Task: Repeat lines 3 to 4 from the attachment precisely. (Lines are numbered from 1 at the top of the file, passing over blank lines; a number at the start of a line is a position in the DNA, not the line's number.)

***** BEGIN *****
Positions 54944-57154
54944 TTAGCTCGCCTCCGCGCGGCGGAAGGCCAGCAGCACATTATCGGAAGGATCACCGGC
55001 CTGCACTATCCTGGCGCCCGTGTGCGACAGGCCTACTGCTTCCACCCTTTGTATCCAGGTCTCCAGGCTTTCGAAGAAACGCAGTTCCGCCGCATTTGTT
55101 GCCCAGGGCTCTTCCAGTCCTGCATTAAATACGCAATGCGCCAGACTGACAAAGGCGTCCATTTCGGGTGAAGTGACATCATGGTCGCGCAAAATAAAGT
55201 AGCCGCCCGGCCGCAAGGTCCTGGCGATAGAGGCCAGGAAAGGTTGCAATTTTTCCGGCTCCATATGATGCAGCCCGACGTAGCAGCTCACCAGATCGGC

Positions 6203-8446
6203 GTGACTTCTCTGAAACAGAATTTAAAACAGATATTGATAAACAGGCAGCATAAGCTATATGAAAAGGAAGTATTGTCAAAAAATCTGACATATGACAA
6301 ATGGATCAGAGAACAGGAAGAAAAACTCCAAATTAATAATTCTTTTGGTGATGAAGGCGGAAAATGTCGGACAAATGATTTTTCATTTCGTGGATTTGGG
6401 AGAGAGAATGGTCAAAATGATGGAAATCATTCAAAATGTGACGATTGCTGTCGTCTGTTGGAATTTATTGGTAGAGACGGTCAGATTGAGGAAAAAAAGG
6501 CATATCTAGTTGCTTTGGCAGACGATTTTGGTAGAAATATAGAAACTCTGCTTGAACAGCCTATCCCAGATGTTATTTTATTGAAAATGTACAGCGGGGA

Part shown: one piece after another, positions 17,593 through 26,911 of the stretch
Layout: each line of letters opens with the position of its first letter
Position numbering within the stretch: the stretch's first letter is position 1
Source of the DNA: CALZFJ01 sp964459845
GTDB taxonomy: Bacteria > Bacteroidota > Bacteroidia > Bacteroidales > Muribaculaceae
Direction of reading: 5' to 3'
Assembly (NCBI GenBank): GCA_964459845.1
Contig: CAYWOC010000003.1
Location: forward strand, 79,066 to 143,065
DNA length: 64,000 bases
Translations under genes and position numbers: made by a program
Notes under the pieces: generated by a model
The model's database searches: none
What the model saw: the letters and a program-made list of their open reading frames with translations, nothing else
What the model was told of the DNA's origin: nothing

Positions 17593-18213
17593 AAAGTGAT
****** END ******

55001 CTGCACTATCCTGGCGCCCGTGTGCGACAGGCCTACTGCTTCCACCCTTTGTATCCAGGTCTCCAGGCTTTCGAAGAAACGCAGTTCCGCCGCATTTGTT
55101 GCCCAGGGCTCTTCCAGTCCTGCATTAAATACGCAATGCGCCAGACTGACAAAGGCGTCCATTTCGGGTGAAGTGACATCATGGTCGCGCAAAATAAAGT